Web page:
• Lauren Mayhew

The Secret to Running Further, Faster and Pain-Free


When it comes to increasing speed and endurance and preventing injuries, standard recommendations for runners include strength training and speedwork.


Most runners rarely, if ever, hear about the importance of relaxation.


But, in reality, it all starts with relaxation. The ability to relax is the foundation of proper breathing, as well as optimal biomechanics, and alignment.


On the flip side, chronic muscle tension is the biggest reason we slow down, have less endurance, and get injured as we age – not the year on our birth certificate.


To understand the role of relaxation in being able to run well, it can be helpful to first look at how muscle tension develops. Two main factors contribute to muscle tension – repetitive postural and movement habits and psychological stress.


Let’s first look at repetitive activities. Any athletic endeavor, like running, will lead to specific patterns of muscle tension. That’s because your brain recognizes when you use particular muscles repeatedly and keeps those muscles chronically contracted even when you’re no longer using them.


The result is a gradual increase in your muscles' resting level of tension. This build-up is so gradual and subtle that you may not even notice it for many years – until aches, pains, and injuries eventually show up in your body due to poor postural and movement habits.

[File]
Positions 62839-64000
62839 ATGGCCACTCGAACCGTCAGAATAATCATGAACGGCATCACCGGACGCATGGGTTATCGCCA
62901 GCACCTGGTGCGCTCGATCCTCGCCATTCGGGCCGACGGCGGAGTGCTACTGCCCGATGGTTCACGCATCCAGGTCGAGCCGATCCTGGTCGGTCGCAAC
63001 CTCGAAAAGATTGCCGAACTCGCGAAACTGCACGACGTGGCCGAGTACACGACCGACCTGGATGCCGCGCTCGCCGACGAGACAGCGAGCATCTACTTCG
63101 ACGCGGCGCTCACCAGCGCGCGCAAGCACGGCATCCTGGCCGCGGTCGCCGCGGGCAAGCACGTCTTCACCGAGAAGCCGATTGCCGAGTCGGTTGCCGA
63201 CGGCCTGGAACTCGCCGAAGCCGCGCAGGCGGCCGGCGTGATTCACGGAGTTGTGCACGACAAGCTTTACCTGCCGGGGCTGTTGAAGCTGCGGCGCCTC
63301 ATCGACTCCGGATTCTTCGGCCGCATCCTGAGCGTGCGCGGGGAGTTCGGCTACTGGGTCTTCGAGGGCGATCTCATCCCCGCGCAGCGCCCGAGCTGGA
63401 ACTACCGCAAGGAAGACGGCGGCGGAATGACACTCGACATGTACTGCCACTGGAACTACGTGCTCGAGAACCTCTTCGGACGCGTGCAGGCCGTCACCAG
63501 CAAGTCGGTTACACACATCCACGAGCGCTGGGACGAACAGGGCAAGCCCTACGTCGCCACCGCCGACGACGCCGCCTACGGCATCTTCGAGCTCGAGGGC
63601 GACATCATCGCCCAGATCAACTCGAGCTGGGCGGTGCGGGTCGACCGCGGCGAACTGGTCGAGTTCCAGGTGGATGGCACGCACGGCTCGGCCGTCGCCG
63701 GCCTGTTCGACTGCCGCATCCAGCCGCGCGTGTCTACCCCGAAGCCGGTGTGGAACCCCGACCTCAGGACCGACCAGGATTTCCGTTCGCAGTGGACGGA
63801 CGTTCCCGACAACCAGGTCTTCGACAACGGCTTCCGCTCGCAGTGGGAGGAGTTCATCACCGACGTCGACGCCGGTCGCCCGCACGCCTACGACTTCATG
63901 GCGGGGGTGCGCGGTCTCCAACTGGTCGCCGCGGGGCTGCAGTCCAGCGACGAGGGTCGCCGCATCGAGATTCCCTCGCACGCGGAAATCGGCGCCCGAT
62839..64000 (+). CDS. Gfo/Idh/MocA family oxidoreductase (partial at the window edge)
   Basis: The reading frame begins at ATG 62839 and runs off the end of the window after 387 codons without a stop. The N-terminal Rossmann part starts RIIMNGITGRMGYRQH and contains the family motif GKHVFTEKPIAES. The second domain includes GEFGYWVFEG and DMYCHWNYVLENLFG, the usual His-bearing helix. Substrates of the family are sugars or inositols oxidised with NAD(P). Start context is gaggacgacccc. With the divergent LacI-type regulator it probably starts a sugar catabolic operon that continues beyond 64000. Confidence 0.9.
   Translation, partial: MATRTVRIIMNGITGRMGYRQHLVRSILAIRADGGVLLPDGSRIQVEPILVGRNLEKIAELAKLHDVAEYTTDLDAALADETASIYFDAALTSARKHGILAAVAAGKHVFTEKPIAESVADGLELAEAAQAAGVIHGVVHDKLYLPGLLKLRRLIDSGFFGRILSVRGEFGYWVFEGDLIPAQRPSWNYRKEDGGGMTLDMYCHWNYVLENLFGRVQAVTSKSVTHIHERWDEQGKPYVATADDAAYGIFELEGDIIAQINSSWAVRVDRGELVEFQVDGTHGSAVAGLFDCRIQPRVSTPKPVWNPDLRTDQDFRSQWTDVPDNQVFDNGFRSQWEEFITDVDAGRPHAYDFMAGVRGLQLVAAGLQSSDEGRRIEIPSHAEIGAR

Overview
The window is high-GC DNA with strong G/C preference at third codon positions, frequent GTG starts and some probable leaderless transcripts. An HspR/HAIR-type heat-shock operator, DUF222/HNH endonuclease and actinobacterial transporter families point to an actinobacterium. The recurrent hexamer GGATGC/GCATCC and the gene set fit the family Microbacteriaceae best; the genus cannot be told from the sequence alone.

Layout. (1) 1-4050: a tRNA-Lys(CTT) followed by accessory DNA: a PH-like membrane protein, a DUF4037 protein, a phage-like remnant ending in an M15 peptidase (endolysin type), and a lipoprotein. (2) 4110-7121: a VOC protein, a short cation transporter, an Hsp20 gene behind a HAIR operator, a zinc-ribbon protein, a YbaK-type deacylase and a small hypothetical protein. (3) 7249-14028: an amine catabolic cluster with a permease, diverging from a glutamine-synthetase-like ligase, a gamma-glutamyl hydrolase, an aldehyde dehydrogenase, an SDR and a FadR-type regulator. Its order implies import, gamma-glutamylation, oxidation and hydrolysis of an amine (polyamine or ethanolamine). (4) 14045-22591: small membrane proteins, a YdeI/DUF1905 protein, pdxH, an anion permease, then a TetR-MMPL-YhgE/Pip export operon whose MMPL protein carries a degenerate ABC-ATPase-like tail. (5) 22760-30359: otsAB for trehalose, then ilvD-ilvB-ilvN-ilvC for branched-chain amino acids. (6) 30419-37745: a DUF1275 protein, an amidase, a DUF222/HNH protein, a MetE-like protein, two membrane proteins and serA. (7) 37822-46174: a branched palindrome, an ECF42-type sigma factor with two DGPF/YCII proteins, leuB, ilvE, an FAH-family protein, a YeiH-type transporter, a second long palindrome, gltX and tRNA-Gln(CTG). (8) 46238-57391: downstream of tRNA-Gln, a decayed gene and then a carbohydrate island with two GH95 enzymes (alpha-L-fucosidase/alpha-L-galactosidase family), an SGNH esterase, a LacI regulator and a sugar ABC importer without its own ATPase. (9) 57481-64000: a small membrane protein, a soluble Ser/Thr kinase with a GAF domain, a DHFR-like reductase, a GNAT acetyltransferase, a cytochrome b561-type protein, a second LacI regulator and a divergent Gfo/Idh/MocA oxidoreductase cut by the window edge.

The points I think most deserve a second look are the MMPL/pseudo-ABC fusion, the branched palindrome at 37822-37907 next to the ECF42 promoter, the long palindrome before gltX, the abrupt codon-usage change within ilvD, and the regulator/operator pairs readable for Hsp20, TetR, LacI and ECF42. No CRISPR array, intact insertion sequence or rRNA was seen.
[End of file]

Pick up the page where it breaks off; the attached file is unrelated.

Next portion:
Our muscles need to be able to contract and release. When your brain no longer releases muscle tension fully once muscles have contracted, it will eventually impact the range of motion in your joints and lead to misalignment, imbalances, and poor posture.


The second factor in developing muscle tension in our bodies is psychological stress. Every thought we think has a biological response in the body. There is a corresponding physiological response when we experience worry, anxiety, and depression. When we are fearful or anxious, our muscles become tense and tight. Blood flow is also directed to the brain, making it harder to perform.


Chronic stress impacts our ability to breathe well, and optimal breath mechanics significantly impact how we run – including our energy, speed, and endurance.


Relaxed muscles are more fluid, react more quickly, and burn less energy. So, our posture, form, and psychology are all interconnected. A relaxed body is more likely to be well-aligned, have greater mobility, and therefore more optimal biomechanics.


An intelligent training plan should include recovery and conscious relaxation – practices that will help to activate the parasympathetic nervous system and release muscle tension. Examples include breathing techniques and mind-body practices that help down-regulate the nervous system. Somatic neuromuscular education is uniquely beneficial because it reduces the resting level of tension in the muscles, with active movement – gentle, therapeutic neuromuscular exercises.


Bud Winter, who was widely regarded as one of the greatest track and field coaches of all time, was known for saying “Relax and win.” I would define winning as not only racing and competing well but running happily and pain-free for life.


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